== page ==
President-elect Barack Obama will be sworn into office as the nation’s 44th president on Jan. 20, 2009. There will be no “hanging chads” or recounting of votes in Florida and no controversy over who won the popular vote, although the latter was fairly close.
We still have a country divided — many rural states voted for McCain and large, urban-center states in the Northeast and on the West Coast carried Obama. The electoral college vote — decisively Obama.
Our new president has his work cut out for him, especially on the international front. Wars in Iraq and Afghanistan could decide the future of the Middle East. At the same time, an intricate rat’s nest of terrorism threatens to drive the region back to the Dark Ages. Obama must quell saber-rattling wackos like North Korean leader Kim Jong il and Iranian President Mahmoud Ahmadinejad and keep the reins tight on the imperialism of Russian President Vladimir Putin.
At home, he must deal with a broken credit market, a financial sector in turmoil, low consumer confidence and complicated energy issues. In agriculture, which he truly seems to have a spot in his heart for, volatile markets have hogtied hedgers and cut into potential profits for producers.
While these challenges loom large, Obama, like other presidents immediately before him, may not want to push his campaign agenda too far, too quickly.
On the night of the election, I heard one political analyst say that the ideal political party configuration for the economy is a Democratic president and a Republican legislature. Next was a Republican president and a Democratic legislature, followed by an all-Democratic president and legislature. Pulling up the rear was an all-Republican president and legislature.
Whether you agree with this assessment or not, what it says is that this country appears to do best economically when there is a balance between Republican and Democratic ideas, not when one party or another has full reign to push its agenda.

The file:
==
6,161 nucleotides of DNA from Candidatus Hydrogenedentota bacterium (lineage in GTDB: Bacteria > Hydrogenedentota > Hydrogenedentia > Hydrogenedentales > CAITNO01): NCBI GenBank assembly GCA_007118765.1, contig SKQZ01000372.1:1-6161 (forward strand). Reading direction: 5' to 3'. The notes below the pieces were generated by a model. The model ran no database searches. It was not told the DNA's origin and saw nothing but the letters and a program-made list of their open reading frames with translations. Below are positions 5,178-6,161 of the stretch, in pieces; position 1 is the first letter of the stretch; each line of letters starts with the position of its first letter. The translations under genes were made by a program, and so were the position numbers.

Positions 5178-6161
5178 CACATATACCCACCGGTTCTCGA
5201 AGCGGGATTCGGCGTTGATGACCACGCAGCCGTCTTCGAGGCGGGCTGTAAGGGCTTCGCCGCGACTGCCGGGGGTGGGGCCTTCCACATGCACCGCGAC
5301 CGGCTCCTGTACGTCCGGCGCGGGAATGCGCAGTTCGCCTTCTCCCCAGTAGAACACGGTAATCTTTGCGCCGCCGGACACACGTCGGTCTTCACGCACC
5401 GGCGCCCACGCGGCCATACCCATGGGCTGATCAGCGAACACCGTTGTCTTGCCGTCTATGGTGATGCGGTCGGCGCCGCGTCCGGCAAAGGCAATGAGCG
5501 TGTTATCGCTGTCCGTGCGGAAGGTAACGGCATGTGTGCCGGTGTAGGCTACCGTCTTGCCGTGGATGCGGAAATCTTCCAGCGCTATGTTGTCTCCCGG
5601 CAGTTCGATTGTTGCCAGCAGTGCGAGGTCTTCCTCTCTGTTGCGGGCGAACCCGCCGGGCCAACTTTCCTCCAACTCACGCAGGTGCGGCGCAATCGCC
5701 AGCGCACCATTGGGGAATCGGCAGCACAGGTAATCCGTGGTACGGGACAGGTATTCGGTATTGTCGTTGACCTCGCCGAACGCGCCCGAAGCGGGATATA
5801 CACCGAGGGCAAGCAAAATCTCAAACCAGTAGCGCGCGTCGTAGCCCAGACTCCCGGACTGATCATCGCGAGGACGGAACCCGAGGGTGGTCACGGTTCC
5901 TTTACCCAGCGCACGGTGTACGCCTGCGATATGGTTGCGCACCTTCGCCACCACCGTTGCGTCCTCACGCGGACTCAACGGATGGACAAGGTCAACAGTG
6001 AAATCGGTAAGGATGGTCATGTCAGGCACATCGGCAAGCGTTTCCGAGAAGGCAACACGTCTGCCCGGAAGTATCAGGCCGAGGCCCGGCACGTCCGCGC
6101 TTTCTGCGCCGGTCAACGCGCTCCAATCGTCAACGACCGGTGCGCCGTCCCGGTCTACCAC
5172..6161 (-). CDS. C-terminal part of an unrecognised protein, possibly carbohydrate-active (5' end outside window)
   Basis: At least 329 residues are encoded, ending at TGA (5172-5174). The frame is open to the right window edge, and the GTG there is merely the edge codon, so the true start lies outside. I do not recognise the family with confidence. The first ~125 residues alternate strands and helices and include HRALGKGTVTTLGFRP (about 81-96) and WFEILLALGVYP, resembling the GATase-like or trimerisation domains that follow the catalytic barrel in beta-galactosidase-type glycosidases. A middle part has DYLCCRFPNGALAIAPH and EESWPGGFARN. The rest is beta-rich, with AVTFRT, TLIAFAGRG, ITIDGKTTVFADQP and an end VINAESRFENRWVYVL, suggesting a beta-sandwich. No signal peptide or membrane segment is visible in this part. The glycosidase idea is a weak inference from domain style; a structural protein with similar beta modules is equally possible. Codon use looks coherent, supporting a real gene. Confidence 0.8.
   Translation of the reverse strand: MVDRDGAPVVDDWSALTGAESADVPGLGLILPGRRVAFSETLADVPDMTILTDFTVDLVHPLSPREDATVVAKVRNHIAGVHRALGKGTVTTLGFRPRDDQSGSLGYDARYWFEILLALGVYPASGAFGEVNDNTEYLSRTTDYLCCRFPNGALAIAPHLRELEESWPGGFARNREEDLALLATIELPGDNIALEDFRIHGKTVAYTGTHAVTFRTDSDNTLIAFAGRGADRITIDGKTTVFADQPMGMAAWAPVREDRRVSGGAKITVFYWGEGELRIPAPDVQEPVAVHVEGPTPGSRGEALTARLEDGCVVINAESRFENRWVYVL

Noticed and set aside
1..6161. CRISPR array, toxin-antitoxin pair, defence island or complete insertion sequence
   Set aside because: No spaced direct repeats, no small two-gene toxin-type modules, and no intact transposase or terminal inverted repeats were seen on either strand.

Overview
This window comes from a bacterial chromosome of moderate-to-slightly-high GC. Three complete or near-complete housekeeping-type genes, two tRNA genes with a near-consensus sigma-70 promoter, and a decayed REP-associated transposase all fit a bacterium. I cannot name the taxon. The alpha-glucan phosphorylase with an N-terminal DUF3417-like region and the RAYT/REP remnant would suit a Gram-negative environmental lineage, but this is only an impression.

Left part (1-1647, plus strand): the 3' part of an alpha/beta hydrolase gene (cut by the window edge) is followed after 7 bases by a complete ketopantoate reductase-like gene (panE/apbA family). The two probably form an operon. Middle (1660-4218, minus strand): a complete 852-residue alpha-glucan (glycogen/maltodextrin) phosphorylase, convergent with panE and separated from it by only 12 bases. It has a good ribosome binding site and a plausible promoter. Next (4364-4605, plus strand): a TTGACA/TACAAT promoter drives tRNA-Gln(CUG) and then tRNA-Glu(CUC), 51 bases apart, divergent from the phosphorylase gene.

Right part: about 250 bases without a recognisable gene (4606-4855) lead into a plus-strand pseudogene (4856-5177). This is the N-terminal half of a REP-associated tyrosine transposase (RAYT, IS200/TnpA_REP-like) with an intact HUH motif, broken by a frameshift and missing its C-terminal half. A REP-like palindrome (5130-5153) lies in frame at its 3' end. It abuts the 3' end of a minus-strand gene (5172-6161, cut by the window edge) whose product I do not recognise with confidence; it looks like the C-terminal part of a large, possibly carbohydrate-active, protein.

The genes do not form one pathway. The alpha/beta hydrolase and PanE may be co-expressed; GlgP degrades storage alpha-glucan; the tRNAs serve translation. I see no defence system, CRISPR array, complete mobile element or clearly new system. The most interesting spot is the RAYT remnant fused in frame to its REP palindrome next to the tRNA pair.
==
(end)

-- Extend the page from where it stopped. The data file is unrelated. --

Americans react to such pushes with disdain. When Bill Clinton turned his health care plan over lock, stock and barrel to his wife, Hillary, its monumental failure led to an ousting of Democrats in the U.S. Congress in 1994, which shifted the balance of power to Republicans.
After the terrorists attacks of Sept. 11, 2001, President Bush was well within his moral authority to wipe out the Taliban in Afghanistan, pursue Osama bin Laden to the hills of Tora Bora and pledge a war on terrorism. His foray into Iraq defined his presidency, however, and by the end of his term, the balance of power in Congress shifted again to Democrats.
In politics, you can be sure that those who refused to blame President Clinton for the problems President Bush inherited will now blame Bush for the problems that President-elect Obama will inherit.
But will Obama resist those who see his victory as a mandate to push hard for all his campaign goals? Considering the turmoil he faces, I suggest a break from the path of past presidents — plot a thoughtful, measured course to solve the problems at hand first and foremost.
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